For the first time in a decade, a runway at Philadelphia International Airport has been lengthened to accommodate bigger jets and help reduce delays.

The project to add 1,040 feet to north-south Runway 17-35 is complete, and it got a green light from the Federal Aviation Administration and went into service Feb. 12.

The $70 million project began in the summer of 2006 and involved demolition of a service station, rerouting part of State Route 291, and reconfiguring the economy parking lot.

Now that the runway has been increased to 6,500 feet, it can be used by larger aircraft to ease congestion at one of the nation's busiest airfields.

When the runway was 5,460 feet, turboprop airplanes and smaller regional jets landed there. With the addition of 640 feet on the north end and 400 feet on the south, larger Boeing 737s flown by Southwest Airlines Co. and Airbus A320s operated by US Airways Group Inc. now land and take off there. Those planes previously used the main east-west runways.

Airport planners have estimated that flight delays will be cut about 8 percent now.

Since the longer runway opened last month, about 160 planes arrive on it daily, compared with 125 a year ago.

"The runway, on average, is getting about 22 percent more activity than it did in February last year," said Mark E. Gale, the city's acting aviation director.

Stretching from the economy parking lot on the north toward the Delaware River on the south, the lengthened 17-35 is part of a master plan that would also revamp two of the airport's four other runways over 20 to 25 years and construct a fifth, 9,100-foot runway.

"The first order of priority is to get the new runway along the Delaware River where UPS is," Gale said.

The city is in discussions with UPS Inc., which owns land and a building where the airport wants to put a fifth runway. City officials want to relocate UPS to another site nearby.

The FAA is expected to decide the fate of the project by early next year.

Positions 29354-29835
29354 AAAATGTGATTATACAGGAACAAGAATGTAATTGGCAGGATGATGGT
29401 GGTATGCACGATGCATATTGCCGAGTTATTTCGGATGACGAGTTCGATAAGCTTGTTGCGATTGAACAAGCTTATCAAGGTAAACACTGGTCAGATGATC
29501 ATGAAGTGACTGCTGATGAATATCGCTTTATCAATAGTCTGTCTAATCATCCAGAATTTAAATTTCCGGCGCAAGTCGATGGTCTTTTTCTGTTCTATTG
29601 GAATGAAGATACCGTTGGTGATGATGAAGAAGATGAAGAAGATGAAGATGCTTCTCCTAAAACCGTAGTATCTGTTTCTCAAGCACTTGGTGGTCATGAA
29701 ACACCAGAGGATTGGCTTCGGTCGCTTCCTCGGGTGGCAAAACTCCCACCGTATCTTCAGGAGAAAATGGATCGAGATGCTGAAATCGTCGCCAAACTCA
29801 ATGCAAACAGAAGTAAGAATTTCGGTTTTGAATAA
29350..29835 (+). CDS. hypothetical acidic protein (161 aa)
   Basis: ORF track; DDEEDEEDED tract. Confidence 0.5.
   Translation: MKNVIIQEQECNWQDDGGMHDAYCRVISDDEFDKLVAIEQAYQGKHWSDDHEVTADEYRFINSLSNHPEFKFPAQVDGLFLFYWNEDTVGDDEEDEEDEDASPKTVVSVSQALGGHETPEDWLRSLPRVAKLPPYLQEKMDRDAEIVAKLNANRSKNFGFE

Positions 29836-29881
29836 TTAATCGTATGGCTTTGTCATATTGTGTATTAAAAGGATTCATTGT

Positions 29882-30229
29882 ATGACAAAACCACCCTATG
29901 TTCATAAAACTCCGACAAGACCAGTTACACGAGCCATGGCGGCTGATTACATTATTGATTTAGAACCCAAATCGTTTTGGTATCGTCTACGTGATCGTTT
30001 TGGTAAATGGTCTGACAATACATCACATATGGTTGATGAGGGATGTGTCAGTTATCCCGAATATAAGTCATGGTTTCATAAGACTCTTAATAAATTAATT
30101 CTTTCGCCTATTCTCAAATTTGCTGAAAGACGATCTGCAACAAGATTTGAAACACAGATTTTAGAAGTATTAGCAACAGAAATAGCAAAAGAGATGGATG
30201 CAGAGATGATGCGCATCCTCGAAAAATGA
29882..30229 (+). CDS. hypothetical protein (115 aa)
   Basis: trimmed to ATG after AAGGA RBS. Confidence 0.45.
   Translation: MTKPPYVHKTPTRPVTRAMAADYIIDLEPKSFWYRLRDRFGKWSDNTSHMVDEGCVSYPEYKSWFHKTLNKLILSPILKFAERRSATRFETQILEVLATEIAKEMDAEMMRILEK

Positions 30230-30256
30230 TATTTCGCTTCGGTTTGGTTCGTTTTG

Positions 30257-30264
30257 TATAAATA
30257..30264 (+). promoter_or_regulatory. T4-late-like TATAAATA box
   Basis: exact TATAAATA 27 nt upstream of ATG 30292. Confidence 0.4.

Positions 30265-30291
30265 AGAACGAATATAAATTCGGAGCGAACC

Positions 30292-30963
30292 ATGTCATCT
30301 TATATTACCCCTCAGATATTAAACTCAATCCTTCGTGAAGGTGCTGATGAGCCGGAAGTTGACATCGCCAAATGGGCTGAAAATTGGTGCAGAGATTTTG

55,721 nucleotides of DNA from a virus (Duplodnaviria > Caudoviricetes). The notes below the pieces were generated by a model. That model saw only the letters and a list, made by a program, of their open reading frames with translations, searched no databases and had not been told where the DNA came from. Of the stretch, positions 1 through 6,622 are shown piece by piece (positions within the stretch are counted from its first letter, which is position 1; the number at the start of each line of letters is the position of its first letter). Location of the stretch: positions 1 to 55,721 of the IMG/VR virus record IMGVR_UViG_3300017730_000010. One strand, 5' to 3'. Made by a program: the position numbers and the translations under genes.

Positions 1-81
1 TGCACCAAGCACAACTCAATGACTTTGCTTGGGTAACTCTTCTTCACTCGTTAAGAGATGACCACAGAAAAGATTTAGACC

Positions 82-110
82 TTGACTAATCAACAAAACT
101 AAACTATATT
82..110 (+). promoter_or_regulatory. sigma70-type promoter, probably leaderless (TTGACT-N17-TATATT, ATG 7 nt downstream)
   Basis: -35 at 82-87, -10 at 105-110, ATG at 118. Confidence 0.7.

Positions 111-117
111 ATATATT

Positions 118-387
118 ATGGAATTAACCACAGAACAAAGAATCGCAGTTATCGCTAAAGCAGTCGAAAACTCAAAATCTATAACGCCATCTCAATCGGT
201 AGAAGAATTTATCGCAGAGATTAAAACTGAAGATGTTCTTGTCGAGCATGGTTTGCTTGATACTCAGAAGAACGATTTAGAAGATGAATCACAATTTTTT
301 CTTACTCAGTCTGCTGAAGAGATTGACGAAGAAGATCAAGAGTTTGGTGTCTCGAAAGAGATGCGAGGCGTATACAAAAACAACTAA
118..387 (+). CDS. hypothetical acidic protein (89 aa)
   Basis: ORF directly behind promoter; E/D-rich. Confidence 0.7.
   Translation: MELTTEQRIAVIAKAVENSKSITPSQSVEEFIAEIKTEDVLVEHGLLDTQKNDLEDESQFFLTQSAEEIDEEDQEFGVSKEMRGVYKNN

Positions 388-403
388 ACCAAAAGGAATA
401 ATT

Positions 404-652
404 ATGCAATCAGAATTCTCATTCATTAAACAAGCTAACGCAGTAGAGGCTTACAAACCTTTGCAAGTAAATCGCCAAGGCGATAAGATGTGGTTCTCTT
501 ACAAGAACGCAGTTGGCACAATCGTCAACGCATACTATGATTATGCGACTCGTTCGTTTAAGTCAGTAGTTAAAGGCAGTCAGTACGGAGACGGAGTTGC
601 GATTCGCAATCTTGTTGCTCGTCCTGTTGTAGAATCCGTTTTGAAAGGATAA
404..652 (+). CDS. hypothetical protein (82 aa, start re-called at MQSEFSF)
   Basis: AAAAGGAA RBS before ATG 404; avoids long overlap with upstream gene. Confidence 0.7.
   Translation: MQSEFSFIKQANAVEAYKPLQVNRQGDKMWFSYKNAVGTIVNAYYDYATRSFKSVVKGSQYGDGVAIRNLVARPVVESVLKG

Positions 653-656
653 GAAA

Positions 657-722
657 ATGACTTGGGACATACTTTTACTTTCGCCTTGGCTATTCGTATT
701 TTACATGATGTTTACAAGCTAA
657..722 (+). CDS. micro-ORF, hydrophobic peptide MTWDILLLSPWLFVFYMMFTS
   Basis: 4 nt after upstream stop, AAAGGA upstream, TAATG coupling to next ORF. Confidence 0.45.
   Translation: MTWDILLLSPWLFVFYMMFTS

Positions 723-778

Then it would take 10 years to relocate UPS and construct the runway and connecting taxiways, Gale said. The new runway would be parallel to two other runways near the river.

The airport is the 10th busiest in the world, with 492,038 takeoffs and landings last year. Planners have forecast that number could reach 650,000 to 700,000 by 2025.

The airport is crammed onto 2,400 acres and has four runways - the newly expanded 17-35; two east-west runways known as 9Right-27Left and 9Left-27Right, and a 5,000-foot strip, known as Runway 8-26, used by corporate and private planes.

The last new runway - 8-26 - opened in 1999.

Airport projects take years of planning, environmental studies, and approvals.

In March 2005, the FAA gave final approval to extend Runway 17-35. The FAA and the state picked up most of the tab.

During a series of FAA hearings, the plan ran into widespread opposition from neighbors who said a longer runway would create more jet noise and air pollution.

The FAA determined in an environmental-impact statement that noise would increase only minimally over levels normally heard in neighborhoods.

Extending the runway required permanently closing a portion of Route 291, also known as the Industrial Highway, with traffic rerouted onto Bartram Avenue. At the same time, 300 parking spots in the economy lot were eliminated. An Exxon service station, at Route 291 and Island Avenue, was torn down, and that land used for 322 parking spots.

Demolition of the Overseas Terminal, used by international passengers until 1991, gave the city room for 800 more parking spots, which will be ready at the end of June.

A seven-lane toll plaza on Island Avenue, scheduled to open in May, will be a new entrance and exit to the economy lot. Cars will still be able to enter the lot near Terminal F but will have to leave on Island Avenue.

The airport, squeezed between New York; Newark, N.J.; Baltimore; and Washington flight patterns, suffers from chronic flight delays.

Philadelphia finished 26th last year among the 32 largest airports in on-time arrivals, at 73.01 percent, and 22d for on-time departures, at 76.93 percent, according to federal transportation statistics.

"The new runway is absolutely critical," Gale said. "Otherwise, forecasts show that planes are going to continue to come to Philly and the delay numbers are going to continue to grow."